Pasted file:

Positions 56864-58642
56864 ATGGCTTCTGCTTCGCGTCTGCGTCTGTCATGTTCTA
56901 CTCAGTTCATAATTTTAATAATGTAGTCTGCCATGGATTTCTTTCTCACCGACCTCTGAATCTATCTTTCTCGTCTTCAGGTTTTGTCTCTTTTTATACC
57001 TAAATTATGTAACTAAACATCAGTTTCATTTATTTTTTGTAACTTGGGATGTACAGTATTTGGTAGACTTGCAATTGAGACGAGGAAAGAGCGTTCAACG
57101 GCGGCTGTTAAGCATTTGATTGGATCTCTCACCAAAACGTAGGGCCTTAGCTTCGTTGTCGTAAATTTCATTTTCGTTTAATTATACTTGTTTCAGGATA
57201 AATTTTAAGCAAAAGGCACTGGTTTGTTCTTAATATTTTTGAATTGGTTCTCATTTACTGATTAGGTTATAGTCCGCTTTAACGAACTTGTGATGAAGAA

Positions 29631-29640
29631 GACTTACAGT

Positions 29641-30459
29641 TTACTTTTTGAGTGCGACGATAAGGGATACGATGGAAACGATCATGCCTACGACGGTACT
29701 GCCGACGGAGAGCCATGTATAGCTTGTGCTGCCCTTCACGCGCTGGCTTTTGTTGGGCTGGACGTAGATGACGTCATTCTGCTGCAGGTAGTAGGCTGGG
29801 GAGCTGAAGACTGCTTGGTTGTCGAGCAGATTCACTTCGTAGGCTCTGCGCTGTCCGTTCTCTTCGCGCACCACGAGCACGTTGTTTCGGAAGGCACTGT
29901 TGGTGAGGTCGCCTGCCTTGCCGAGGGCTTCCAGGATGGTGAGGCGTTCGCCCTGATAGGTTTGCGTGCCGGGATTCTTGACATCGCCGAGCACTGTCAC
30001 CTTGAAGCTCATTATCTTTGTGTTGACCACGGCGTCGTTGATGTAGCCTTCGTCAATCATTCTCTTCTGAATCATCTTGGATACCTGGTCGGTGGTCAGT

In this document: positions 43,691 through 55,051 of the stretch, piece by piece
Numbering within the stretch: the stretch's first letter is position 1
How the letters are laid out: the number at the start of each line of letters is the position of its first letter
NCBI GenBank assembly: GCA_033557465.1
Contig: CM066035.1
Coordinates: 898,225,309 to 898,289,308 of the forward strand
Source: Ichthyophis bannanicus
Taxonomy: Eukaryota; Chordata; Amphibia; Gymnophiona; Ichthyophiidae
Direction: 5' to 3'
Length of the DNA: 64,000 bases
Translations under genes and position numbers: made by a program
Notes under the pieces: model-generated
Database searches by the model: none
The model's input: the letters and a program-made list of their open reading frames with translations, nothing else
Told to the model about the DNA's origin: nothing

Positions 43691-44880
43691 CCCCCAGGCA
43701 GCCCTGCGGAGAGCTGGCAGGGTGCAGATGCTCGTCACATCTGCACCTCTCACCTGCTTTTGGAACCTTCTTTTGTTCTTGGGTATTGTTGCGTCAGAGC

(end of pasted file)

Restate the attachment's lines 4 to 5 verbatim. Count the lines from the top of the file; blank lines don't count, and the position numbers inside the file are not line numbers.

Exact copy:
57001 TAAATTATGTAACTAAACATCAGTTTCATTTATTTTTTGTAACTTGGGATGTACAGTATTTGGTAGACTTGCAATTGAGACGAGGAAAGAGCGTTCAACG
57101 GCGGCTGTTAAGCATTTGATTGGATCTCTCACCAAAACGTAGGGCCTTAGCTTCGTTGTCGTAAATTTCATTTTCGTTTAATTATACTTGTTTCAGGATA